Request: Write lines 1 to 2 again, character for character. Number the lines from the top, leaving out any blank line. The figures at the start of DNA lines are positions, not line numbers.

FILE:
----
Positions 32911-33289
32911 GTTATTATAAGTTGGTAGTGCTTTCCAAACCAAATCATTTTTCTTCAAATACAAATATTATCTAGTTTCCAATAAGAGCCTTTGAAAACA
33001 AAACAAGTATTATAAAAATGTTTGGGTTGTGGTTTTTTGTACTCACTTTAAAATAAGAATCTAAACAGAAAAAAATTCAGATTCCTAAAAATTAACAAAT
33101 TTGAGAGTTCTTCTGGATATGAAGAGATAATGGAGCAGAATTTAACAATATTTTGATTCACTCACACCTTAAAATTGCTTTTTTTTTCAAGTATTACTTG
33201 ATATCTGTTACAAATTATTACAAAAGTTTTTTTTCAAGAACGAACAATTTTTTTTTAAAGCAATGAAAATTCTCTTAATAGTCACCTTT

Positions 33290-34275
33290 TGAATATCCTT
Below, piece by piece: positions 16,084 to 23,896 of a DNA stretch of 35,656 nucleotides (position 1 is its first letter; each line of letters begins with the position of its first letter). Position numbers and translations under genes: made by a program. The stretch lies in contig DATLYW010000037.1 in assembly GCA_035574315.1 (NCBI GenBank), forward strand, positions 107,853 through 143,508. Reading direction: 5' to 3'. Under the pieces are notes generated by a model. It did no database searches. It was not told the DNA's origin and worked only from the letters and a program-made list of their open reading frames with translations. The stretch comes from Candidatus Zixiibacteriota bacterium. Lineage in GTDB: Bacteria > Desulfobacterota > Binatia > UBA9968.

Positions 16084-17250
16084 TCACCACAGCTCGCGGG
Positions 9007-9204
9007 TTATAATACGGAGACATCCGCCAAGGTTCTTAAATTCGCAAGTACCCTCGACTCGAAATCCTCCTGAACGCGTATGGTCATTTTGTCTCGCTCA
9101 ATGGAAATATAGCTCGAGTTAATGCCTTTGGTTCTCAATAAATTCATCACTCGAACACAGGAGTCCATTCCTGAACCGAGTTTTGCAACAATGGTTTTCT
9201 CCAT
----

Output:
Positions 32911-33289
32911 GTTATTATAAGTTGGTAGTGCTTTCCAAACCAAATCATTTTTCTTCAAATACAAATATTATCTAGTTTCCAATAAGAGCCTTTGAAAACA